When Sgt. Jay Kernkamp became a medic more than a decade ago, the first-aid training Spokane Police Department officers received was minimal, which at the time was in line with how often officers needed to provide aid.
Now, patrol officers use their first-aid skills on a daily basis, Kernkamp said.
“So often, law enforcement is the first on scene, and prior to early 2000s law enforcement would go and just stand there,” Kernkamp said. “Time and time again, we were waiting valuable time on life-saving measures that do make a difference in someone’s life.”
Kernkamp, along with Officer Paul Buckman, became medics together in 2008 when openings on the SWAT Team came up. Just three years later, the department began using Tactical Combat Casualty Care training adapted from battlefield technology used in the Gulf Wars, Kernkamp said.
The training taught officers how to use tourniquets, chest seals and other life-saving measures when someone experiences a trauma such as a stab or gunshot wound.
“We’ve always been very progressive in our training, but in 2012 is when we made a huge paradigm shift to the entire department and buying first-aid supplies for every officer,” Kernkamp said.
Last week, officers completed a required in-service training to refresh them on skills such as CPR and administering Narcan for drug overdoses. First aid is emphasized at one in-service training each year, and then touched on at the other couple of in-service trainings throughout the year. Patrol officers will commonly apply tourniquets or chest seals to gunshot wound victims, Kernkamp said.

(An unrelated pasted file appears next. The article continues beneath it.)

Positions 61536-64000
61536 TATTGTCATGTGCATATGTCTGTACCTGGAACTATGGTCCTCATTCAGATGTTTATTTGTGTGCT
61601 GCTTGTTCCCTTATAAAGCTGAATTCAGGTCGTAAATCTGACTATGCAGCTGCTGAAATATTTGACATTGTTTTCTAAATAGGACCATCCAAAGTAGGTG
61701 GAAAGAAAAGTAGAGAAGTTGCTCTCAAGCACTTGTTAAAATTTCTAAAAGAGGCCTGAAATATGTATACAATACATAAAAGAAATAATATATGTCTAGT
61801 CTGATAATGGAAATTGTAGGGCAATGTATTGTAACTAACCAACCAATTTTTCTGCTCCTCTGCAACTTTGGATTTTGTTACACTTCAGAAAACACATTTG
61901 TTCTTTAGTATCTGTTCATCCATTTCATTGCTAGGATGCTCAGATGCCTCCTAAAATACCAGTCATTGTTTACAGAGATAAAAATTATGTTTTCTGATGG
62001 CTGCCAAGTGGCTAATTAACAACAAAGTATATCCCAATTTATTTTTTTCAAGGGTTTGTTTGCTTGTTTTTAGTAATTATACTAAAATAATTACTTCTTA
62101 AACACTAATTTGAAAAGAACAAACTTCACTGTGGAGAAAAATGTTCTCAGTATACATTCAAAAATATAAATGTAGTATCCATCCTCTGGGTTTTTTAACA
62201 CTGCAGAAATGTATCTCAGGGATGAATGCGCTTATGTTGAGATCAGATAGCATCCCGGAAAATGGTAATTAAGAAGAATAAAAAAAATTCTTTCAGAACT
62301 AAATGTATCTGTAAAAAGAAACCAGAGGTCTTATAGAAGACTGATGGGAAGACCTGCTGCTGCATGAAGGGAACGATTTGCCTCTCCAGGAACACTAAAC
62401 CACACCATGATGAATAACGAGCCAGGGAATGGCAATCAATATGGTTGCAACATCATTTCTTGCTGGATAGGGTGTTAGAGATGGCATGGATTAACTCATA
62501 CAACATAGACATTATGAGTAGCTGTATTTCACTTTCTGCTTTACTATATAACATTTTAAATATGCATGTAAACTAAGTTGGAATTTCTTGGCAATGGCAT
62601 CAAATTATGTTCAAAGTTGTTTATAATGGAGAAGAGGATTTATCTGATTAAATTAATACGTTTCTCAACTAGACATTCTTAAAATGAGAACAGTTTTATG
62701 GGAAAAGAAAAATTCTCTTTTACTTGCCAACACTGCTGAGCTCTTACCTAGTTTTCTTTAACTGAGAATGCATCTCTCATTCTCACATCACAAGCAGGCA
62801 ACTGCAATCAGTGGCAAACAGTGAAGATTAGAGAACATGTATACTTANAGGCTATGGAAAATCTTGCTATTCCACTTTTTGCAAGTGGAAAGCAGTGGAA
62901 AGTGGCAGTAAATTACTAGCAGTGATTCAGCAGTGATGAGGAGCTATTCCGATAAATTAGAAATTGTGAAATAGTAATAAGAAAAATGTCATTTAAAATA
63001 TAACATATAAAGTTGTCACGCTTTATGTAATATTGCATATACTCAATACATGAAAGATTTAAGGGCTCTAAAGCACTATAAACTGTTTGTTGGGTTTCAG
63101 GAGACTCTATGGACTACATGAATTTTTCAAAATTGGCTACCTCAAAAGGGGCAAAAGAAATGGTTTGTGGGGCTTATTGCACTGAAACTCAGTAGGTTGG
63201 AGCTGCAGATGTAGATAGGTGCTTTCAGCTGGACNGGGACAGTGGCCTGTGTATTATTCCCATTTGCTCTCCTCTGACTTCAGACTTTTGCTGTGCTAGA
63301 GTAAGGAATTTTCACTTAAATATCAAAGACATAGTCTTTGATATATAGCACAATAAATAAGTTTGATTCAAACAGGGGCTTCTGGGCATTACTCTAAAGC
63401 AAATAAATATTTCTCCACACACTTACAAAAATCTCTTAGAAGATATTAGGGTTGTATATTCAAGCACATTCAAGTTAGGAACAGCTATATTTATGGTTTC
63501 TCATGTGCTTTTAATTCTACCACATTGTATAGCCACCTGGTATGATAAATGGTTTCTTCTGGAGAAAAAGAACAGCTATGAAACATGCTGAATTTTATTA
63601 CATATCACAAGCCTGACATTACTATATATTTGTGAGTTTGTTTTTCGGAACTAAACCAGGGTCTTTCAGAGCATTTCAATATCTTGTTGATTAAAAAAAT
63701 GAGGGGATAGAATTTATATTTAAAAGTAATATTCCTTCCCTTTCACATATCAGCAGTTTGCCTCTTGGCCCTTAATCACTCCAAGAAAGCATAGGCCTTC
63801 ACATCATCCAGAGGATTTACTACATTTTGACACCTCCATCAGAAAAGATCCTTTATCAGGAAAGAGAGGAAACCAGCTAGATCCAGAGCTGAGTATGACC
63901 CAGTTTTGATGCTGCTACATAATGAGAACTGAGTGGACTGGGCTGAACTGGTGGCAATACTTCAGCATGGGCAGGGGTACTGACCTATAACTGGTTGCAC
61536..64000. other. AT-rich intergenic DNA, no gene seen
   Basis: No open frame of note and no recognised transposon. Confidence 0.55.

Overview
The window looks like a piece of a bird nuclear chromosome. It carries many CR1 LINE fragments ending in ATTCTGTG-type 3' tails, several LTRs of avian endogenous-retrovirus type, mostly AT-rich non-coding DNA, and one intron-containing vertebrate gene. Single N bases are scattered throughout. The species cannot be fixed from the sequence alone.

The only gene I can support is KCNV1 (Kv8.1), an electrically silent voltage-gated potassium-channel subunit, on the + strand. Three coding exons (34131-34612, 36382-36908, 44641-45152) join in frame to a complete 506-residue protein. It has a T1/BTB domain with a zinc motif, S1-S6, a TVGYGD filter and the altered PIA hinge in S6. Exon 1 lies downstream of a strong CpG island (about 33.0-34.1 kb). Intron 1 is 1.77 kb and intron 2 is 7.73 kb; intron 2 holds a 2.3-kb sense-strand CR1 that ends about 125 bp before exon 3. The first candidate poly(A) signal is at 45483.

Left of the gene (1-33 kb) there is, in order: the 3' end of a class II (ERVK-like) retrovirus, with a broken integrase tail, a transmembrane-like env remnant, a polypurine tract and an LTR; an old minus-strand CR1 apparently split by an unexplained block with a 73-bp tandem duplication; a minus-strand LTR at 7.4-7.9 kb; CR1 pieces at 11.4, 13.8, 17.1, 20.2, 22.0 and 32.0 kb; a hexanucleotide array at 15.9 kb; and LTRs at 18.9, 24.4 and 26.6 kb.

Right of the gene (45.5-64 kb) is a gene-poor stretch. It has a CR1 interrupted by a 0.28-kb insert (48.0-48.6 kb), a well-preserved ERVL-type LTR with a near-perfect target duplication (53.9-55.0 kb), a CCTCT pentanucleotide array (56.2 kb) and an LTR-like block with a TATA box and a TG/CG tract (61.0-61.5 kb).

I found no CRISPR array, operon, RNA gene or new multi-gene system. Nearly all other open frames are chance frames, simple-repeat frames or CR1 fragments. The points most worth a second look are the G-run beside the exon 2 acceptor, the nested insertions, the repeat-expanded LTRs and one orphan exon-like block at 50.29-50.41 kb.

“This was openly embraced by all department members, because I think they’ve all had that helpless feeling of standing over someone on a crime scene with life-threatening injuries and not being able to do something,” Kernkamp said. “It made a huge impact on the community.”
Officers are increasingly the first to arrive on scene before medical personnel. Once the area is secure, they perform first aid, not only saving lives but often reducing the severity of the injuries by limiting blood loss.
“The officers are eager to use this stuff. They have the equipment, they have the training now, and they can easily apply it,” Buckman said. “It’s not advanced skills, but it has a huge impact on the patient’s outcome.”
All officers have a first-aid kit and all patrol cars also have kits. There are about 30 automated external defibrillators in the department that are distributed throughout shifts, Kernkamp said.
“Our department truly cares about the community,” Kernkamp said. “Whether you’re a good guy, bad guy, whatever it is, we will take measures to save your life.”
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